“When I was a boy and I would see scary things in the news, my mother would say to me: ‘Always look for the helpers. You will always find people helping.’”
My sister found this nugget of advice from American television host Fred Rogers after we read the news about a despicable incident that took place in Gozo last week.
An outraged bystander took to Facebook to describe what happened when a fight in a bar degenerated into mob violence. Fifteen or more men attacked a man to the cheers of onlookers, “beating the pulp out of him relentlessly”. Then, one ‘hero’ punched the victim and threw him into the sea, heedless of whether he could swim or not.
By the standards of any civilised society, which we pride ourselves to be, such behaviour is abhorrent, regardless of the initial reason for the argument. That the victim was Somali makes it even worse because the thuggery reeks unforgivably of racism.
The man who wrote the Facebook post is certain of that. This was no mere pub brawl. It was a display of the worst that human beings are capable of: turning on another because we perceive him to be different and defenceless.
Images come to mind of supremacist violence in the US not so many years ago, when people were lynched just because they were black.
That the shocking episode in Gozo did not have an infinitely more tragic ending is thanks to the ‘helpers’. The man who wrote on Facebook was one.
He told me that, together with his friends, he pulled the victim out of the water and stopped the ‘hero’ from throwing him in again. A few others helped, too. They called the police, calmed the victim and took him to hospital.
Just as the mob exemplified the shabbiest of human tendencies, the helpers brought out the best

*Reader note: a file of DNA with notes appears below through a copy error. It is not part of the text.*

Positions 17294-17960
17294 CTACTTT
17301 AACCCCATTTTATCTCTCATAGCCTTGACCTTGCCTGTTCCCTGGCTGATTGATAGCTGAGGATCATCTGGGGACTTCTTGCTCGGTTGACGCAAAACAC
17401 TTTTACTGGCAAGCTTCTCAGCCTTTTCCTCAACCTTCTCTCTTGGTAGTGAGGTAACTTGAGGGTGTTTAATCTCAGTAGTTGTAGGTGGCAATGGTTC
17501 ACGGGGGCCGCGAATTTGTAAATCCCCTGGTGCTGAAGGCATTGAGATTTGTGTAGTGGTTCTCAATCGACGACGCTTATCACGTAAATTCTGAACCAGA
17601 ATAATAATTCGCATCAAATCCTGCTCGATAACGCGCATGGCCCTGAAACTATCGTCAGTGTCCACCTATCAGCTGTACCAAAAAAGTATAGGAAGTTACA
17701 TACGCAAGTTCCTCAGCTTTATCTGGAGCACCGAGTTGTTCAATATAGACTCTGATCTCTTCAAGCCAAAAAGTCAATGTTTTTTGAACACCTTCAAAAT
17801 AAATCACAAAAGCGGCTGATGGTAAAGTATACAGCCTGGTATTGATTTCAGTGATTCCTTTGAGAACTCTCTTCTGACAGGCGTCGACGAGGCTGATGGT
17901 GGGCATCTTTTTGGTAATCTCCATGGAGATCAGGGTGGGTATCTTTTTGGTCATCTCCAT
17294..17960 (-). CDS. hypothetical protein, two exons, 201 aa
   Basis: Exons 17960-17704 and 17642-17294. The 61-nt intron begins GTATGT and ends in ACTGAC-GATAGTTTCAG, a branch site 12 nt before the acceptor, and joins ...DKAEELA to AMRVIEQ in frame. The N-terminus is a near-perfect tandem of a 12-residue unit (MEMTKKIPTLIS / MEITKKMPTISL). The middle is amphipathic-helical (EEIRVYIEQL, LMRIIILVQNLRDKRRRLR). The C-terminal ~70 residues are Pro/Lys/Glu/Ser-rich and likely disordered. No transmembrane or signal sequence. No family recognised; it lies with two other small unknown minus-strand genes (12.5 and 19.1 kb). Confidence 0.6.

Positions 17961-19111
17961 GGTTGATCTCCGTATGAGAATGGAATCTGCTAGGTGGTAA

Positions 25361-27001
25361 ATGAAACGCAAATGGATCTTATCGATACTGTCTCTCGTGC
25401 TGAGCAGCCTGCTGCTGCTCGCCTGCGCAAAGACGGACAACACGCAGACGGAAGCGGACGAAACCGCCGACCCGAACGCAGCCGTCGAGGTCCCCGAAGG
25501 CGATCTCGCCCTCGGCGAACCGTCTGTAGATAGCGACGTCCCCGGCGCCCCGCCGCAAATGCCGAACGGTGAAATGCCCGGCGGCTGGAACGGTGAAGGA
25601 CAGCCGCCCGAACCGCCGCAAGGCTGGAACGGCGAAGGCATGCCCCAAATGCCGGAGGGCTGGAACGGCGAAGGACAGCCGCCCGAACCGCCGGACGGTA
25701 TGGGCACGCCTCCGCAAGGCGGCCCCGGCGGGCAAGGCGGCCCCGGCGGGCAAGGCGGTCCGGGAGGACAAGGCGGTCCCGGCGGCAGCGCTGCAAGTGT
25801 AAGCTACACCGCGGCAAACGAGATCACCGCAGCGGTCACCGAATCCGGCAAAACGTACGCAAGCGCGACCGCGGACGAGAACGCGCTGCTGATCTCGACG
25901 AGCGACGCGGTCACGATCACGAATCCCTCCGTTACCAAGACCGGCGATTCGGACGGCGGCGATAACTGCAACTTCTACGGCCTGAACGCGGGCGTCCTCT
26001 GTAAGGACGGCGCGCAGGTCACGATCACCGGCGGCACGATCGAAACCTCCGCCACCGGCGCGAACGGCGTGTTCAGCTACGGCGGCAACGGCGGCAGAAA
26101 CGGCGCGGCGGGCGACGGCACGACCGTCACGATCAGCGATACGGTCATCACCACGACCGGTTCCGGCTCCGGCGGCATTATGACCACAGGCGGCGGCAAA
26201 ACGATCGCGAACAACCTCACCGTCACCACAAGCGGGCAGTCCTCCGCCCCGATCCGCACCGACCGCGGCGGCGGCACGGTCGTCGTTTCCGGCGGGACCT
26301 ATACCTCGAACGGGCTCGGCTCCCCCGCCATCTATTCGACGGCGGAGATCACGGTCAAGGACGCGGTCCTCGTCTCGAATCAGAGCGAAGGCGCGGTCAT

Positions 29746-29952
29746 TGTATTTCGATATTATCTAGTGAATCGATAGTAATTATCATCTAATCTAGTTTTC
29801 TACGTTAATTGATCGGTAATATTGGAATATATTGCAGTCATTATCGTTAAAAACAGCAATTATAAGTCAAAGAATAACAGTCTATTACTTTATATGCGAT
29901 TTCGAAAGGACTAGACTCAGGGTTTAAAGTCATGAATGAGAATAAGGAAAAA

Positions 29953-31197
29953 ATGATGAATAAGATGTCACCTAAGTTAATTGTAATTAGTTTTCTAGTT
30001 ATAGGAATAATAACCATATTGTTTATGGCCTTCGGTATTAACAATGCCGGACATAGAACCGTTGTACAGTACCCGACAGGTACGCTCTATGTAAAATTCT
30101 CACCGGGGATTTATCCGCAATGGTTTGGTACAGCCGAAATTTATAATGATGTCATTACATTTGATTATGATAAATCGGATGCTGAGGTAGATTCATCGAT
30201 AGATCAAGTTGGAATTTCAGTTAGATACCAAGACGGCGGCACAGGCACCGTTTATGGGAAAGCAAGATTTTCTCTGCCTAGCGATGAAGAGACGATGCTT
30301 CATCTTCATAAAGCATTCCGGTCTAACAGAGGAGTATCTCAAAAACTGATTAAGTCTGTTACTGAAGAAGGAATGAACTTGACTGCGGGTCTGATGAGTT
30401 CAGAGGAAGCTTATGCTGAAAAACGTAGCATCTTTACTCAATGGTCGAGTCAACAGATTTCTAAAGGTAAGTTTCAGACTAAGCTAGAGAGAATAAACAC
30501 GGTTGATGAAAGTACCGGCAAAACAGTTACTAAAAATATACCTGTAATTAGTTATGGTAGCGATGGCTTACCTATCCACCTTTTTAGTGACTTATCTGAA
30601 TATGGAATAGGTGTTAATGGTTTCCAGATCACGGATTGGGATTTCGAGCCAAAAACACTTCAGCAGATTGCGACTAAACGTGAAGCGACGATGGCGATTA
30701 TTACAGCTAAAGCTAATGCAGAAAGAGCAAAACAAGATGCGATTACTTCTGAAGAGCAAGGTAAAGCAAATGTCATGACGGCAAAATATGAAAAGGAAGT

As Andrew Azzopardi wrote in this newspaper a few days ago, what happened is a reality check. What does it say about us as a society and the way we treat those whom we judge to be different? What would I have done if I were on the scene?
Asking myself this question, I remembered Good Friday services, when we contemplate where we would have stood in the crowd that watched the humiliation, torture and execution of Jesus. I would not have egged on the wrongdoers, I would not have been indifferent but, perhaps, I would have been afraid to speak up.
Fear to stick your neck out in such an ugly situation is normal. The man who wrote on Facebook said that although he and his friends wanted to intervene earlier, “what was scary was that there were 100 people cheering them on”.
In the end, they did their utmost and their actions had a decisive impact. “When we intervened, the mood changed. When they saw someone sticking up for this guy, no more heroics.”
If they had not intervened, who knows what might have happened?
Just as the mob exemplified the shabbiest of human tendencies, the helpers brought out the best.
The man who wrote the post told me he acted out of “human to human” considerations because he could not bear to witness the dignity of another person so degraded and broken down.
“I wanted to show him we are not all like that.”
We are not all like that. And we need to remember that our actions to take a stand, or not, can have hugely significant consequences.
This is good news not only for the strangers in our midst but for each one of us because, if we ever happen to be alone in a tight place (not so hard to contemplate), we would be searching for someone to help.
To end with Fred Rogers: “If you look for the helpers, you will know there is hope.”
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